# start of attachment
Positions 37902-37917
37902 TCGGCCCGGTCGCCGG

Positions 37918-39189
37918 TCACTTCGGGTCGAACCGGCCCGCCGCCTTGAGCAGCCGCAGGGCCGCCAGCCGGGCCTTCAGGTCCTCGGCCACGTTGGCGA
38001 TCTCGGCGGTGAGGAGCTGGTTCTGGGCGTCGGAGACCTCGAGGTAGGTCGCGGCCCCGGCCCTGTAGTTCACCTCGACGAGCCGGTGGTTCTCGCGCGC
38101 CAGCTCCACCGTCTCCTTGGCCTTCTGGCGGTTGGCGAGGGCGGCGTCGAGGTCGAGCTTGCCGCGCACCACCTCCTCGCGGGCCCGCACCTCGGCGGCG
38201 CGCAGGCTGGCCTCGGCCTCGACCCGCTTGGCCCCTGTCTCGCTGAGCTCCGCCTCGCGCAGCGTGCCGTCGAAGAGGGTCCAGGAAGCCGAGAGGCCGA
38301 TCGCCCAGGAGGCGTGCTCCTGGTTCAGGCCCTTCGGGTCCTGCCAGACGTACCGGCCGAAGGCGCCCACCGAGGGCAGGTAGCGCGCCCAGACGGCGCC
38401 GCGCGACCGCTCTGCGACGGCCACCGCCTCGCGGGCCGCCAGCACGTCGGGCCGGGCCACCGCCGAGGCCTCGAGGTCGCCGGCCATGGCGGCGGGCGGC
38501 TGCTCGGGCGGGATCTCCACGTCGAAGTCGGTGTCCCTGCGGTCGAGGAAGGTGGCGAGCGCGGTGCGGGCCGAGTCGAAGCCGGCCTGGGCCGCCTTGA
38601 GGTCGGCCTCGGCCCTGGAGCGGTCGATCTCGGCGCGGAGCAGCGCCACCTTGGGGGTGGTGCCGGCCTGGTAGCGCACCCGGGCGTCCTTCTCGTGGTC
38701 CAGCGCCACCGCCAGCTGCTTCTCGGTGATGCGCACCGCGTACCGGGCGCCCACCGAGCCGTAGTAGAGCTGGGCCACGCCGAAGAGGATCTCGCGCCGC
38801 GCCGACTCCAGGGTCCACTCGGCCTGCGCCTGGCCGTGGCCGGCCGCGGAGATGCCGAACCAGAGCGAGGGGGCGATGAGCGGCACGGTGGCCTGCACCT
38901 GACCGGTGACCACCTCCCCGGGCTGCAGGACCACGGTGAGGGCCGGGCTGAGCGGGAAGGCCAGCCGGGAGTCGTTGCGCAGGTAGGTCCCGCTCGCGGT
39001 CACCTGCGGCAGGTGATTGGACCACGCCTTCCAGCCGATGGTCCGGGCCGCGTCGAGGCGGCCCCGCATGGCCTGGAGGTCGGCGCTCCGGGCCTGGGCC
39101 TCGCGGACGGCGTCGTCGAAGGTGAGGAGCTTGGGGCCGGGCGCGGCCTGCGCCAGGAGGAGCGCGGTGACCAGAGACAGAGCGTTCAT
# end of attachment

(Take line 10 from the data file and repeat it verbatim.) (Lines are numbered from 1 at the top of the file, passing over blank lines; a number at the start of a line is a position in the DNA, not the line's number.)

38501 TGCTCGGGCGGGATCTCCACGTCGAAGTCGGTGTCCCTGCGGTCGAGGAAGGTGGCGAGCGCGGTGCGGGCCGAGTCGAAGCCGGCCTGGGCCGCCTTGA